This post is part of our Weekly Tips series.
A very close friend of mine was recently diagnosed with breast cancer. This means I’ve gotten a closer look than ever before at what it’s like to be a cancer patient—someone on the receiving end of a lot of well-meaning (and misguided) gestures, among myriad other challenges. And while it may seem like an odd or inappropriate link to make, cancer offers valuable communication lessons for anyone who’s in the relationship business.
The experience with my friend made me remember a series of distinctive greeting cards I once read about. They were developed by Emily McDowell, an artist and cancer survivor, who recognized a need for “better, more authentic ways to communicate about sickness and suffering” from her own experience of isolation when friends and family either disappeared because they didn’t know what to say, or said exactly the wrong thing unintentionally.
The cards are brilliant. They say things like:
- “Please let me be the first to punch the next person who tells you everything happens for a reason. I’m so sorry you’re going through this.”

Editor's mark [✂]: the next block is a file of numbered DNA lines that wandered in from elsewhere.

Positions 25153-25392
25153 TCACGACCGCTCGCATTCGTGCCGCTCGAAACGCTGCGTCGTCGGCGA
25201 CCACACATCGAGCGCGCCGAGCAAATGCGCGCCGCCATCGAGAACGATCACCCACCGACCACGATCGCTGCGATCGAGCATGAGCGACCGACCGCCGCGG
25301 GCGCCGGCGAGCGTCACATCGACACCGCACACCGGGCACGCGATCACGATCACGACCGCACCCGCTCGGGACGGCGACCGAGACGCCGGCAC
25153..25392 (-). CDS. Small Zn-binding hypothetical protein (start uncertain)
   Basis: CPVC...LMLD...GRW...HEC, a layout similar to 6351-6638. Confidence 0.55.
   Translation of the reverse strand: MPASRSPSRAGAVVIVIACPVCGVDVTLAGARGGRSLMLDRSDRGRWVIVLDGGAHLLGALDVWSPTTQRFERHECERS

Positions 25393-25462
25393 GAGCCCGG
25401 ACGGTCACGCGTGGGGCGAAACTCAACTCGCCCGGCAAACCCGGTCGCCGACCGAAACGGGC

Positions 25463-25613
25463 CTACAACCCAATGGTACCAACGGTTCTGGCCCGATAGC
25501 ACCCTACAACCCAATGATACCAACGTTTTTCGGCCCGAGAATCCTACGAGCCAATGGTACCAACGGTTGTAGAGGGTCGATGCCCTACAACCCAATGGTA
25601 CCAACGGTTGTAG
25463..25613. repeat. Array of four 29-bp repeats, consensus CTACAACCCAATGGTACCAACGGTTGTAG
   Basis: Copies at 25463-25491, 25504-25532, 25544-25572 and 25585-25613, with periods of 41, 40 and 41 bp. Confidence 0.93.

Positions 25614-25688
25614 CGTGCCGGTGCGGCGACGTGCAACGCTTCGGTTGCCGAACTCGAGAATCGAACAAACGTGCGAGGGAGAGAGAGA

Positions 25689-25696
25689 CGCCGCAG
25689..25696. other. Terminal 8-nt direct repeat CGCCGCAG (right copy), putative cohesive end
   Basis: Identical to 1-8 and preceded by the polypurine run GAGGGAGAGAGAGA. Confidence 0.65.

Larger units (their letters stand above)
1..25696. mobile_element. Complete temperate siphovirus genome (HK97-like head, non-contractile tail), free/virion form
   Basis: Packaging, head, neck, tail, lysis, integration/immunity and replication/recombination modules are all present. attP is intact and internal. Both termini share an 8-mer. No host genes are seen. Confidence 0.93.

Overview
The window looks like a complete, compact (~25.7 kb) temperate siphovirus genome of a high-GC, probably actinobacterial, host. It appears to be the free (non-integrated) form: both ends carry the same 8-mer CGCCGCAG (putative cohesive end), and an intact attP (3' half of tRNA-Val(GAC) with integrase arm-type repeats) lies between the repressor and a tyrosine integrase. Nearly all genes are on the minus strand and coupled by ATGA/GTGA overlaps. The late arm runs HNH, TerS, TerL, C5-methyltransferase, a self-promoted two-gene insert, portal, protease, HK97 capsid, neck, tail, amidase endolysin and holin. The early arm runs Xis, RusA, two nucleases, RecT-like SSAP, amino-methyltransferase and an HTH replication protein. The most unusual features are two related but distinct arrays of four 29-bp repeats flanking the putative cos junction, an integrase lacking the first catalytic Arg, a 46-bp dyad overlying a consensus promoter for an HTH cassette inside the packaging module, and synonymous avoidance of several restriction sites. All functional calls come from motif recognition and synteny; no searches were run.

- “I’m so sorry you’re sick. I want you to know I will never try to sell you on some random treatment I read about on the internet.”
- “I promise never to refer to your illness as a ‘journey.’ Unless someone takes you on a cruise.”
- “One more chemo down! Let’s celebrate with whatever doesn’t taste disgusting.”
- “I’m really sorry I haven’t been in touch. I didn’t know what to say.”
Themes: levity, honesty, and genuine empathy.
What a great template for anyone looking for better and more authentic ways to communicate, period.
Make It Real
This week, focus on being empathic in all your interactions. Stop to show you’re really tuned in to what people are saying (both the words and the “music”) before you ask your next question or make your next comment. See what happens if you’re also willing to take a risk and be real while you’re at it.
Read more about seven listening best practices, or find out why empathy is best expressed as statements, not questions, in Chapter 6 of The Trusted Advisor Fieldbook.
Talk to you soon.
P.S. My friend’s prognosis is excellent.
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